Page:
In many states, due to a lack of housing schemes or systems, poor migrants generally end up in slums and shanties. Here they are at the mercy of local landlords or political agents for mere survival or residential permits. The growing number of slums in a district or state is the symbol of increased in-migration.
Though the Constitution of India gives the fundamental right of freedom to move to any part of India, the ground realities are always opposite and have a price.
17.5 million Indians are international migrants, amounting to 6.4% of the world’s migrant population.
Recent studies have shown a decline in population as one of the pull factors for in-migration.
In India, migration is not viewed positively and policies are aimed at reducing internal migration.
In Goa many local families have permanently migrated to European countries. Many of us Goans are in the Gulf countries too.
Construction boom in Goa and road development works have led to a lot of in-migration to Goa. The Verna Industrial Estate says many reputed companies employ people with or without skills. The workman skills required in these new industries and employment prospects in these companies are not the type of jobs that Goan youth are comfortable with. This has led to many Maharashtrians and youth from other neighboring states to take up the available jobs. Today almost carpenters, plumbers, electricians, masons and others are all from northern Indian states.
Electrical shops, stationery and medical stores, hardware and sweets stores are all from Rajasthan and Gujarat.
New regional and political parties and even national political parties have tried to foster an aggressive posture against migrants, often blaming migrants for all the ills in the Goan society.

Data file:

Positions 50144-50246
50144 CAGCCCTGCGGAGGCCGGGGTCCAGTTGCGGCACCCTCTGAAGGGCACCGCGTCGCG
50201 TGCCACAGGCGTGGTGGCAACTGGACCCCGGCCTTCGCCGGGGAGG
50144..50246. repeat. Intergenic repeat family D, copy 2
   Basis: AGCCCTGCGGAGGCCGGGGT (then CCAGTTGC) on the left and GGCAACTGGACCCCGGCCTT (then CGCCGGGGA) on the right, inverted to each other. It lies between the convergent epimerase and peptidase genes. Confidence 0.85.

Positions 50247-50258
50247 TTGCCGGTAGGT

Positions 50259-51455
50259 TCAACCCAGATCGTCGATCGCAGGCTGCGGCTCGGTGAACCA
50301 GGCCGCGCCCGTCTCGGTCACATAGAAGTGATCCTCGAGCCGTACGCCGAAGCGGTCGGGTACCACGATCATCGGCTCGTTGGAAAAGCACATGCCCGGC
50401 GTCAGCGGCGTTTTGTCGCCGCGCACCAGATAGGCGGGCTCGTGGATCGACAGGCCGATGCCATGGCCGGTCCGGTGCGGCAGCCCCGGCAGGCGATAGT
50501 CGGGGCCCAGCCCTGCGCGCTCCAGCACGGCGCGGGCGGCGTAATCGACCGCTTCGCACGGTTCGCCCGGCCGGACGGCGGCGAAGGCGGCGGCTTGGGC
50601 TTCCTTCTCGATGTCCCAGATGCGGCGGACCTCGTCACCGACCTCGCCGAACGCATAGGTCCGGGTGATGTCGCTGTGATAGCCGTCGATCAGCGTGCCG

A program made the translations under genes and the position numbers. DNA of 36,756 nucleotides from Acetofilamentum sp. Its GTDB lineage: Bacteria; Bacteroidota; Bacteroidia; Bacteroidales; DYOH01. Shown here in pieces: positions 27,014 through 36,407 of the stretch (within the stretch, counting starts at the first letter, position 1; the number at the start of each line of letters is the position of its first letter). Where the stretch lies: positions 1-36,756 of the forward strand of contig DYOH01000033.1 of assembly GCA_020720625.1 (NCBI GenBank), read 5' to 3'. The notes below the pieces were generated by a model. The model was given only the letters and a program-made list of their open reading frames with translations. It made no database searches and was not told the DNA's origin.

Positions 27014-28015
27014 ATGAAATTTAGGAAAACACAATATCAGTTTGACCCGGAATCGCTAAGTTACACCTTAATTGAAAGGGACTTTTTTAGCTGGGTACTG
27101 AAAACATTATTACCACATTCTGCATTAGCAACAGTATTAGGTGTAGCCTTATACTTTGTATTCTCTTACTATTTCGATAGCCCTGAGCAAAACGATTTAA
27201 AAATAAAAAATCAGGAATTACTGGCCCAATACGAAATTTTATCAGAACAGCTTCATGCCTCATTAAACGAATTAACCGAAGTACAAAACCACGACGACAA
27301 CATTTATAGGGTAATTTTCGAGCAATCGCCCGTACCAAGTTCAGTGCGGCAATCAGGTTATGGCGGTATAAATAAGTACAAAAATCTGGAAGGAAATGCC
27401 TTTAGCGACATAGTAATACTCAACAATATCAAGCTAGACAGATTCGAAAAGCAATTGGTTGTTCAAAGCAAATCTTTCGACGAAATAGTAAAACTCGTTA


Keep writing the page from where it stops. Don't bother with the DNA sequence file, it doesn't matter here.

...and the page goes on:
Even well-meaning and reasoning Goans easily fall prey to this anti-migrant stand without evaluating the actual needs of the Goan industrial and commercial sector.
This often leads to migrants facing safety and security issues. Their bread and livelihood are threatened.
The affluent and white-color migrants having a voice are seldom targeted but the poor and voiceless migrants often get their stalls uprooted.
An anti-migrant narrative is set by sections of media, social media, and political parties leading to threats to their housing needs and livelihood. Ultimately, they seek political patronage, only to be used as vote banks. Migrants are often threatened with eviction or demolition notices. The poor among these who sell fish, fruit and flowers and are mostly street vendors seeking a livelihood honestly are treated as disposable garbage and nuisance.
This orchestrated narrative set by well-fed armchair activists by using social media and political clout has led to great tension in the Goan society. The aggression and hate fuelled by anti-migrant emotions is a ticking timebomb.
For us in Goa, the political parties, social activists and those concerned with the well-being of Goa need to shift their focus on the policies of successive governments. Their anger should be directed at political leaders and parties and not the poor humans.
On this International Migrants Day, we all need to work towards making the lives of migrants comfortable and peaceful. Mere technicality of papers and permits should not be the reason to destroy the lives of poor migrants. Much is desired from all stakeholders to make Goa migrants friendly. Effective schemes like Affordable Rental Housing Complexes (ONORC), Pradhan Mantri Garib Kalyan Yojana scheme, and e-Shram Portal if implemented effectively will play a constructive role towards this goal.